Your catalyst for conservation change!
Conservation CATalyst is the only organization in the world devoted exclusively to the conservation of the world’s 38 wild cat species, not just the big ones. Since cats are top predators, if we can conserve them we are protecting the millions of species of plants and animals within their habitats. 

All of Conservation CATalyst's projects focus on gaining novel scientific data on wild cats while at the same time helping local communities with which they coexist. What differentiates us from other scientific organizations is that we translate these data to develop engaging curriculum and outreach programs. By centering on cats, we inspire people to get excited about science and nature.    

Together, we are making the world a better place for cats and people!
                   Research & Education

Amazing New Arizona Ocelot Video

 of Lil' Jefe

Conservation CATalyst released a stunning new video of an exceedingly rare wild ocelot currently inhabiting the United States. Captured by remote sensor cameras just north of the U.S.-Mexico border, this extraordinary footage provides a rare glimpse of one of North America’s most mysterious wild felines. These invaluable videos document a wild ocelot (affectionately referred to as Lil’ Jefe – the ‘boss-elot’) acquiring all the necessary resources he needs to survive and thrive in Arizona, and they are vital for northern ocelot recovery.  This is the first ever publicly released trail camera video of an Arizona ocelot, and it comes at a critical point in this cat’s conservation.     

Learn more about Sonoran Ocelots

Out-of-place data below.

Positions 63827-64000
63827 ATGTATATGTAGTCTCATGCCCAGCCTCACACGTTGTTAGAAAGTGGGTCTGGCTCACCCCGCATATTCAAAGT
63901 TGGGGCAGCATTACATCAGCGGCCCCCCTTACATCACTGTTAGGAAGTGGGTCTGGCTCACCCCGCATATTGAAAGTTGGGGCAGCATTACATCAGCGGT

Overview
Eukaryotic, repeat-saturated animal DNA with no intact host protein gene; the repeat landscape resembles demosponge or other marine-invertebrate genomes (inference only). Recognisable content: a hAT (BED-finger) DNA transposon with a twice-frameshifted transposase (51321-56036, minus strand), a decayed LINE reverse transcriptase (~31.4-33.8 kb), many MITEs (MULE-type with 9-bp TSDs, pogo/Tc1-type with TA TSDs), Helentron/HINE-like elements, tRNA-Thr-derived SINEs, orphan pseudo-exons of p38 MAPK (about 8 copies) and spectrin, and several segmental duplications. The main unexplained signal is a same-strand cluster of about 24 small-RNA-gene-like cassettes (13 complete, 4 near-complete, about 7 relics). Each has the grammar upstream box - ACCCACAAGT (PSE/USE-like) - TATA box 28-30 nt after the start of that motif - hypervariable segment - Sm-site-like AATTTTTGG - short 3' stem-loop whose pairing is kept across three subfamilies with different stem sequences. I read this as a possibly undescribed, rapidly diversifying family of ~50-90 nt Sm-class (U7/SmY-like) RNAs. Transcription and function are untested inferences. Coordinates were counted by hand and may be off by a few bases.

Lil' Jefe  

the Boss-elot

 Students at Manzo Elementary in Tucson, Arizona named one of the rarest cats in the United States, an endangered Sonoran ocelot residing in the mountains of southeastern Arizona.  The name Lil' Jefe (a.k.a. ‘the Boss-elot’) was overwhelmingly selected.  This is the first time an American ocelot has been officially named. 
Learn more about Sonoran Ocelots

  Arizona Jaguar 
killed in Mexico

We are thrilled to announce the arrival of a
new  jaguar
in Arizona
(March 2017)

Another new jaguar has been photographed in southeast Arizona, the third detected in the state in the past year and a half. The animal was captured on a Bureau of Land Management trail camera in the Dos Cabezas Mountains, about 60 miles north of the U.S.-Mexico border.

Learn more about American jaguars and help conserve wild cats like this jaguar.

Conservation CATalyst's American jaguar research was featured as the cover story of the October 2016 Smithsonian.  

Click here to read the article

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Conservation CATalyst collects the first video footage of the only known wild jaguar that resides in the US
 Jaguars are an important part of North American fauna but were effectively removed in southwestern states by predator eradication campaigns.  Fortunately, jaguars continue to occasionally disperse into Arizona from Sonora, Mexico.  The biggest threat to jaguars in America is habitat destruction, primarily from open pit mines (such as the Rosemont Copper Mine).  The primary threat to jaguars in Mexico is illegal killing. 
This jaguar (called El Jefe) was born in Mexico but has spent his entire adult life in Arizona. 

Click here to learn more about
American Jaguars

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